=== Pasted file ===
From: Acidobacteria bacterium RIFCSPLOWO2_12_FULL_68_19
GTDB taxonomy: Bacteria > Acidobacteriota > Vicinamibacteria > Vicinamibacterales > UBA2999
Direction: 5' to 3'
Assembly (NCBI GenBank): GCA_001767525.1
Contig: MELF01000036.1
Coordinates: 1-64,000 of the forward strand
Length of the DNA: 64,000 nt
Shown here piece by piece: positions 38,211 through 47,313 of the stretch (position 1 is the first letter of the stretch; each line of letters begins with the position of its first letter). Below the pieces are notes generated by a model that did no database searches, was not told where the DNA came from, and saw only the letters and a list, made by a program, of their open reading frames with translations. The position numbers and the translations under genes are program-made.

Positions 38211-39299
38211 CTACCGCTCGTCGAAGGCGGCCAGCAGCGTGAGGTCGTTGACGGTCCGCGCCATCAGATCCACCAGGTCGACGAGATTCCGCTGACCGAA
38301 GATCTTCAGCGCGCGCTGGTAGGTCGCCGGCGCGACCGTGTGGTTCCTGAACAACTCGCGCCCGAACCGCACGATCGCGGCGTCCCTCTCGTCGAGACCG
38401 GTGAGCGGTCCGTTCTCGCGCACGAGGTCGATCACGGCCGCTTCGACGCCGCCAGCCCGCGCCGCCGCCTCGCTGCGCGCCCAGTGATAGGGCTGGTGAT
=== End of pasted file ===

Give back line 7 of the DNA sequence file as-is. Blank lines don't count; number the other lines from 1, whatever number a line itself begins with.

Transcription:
Length of the DNA: 64,000 nt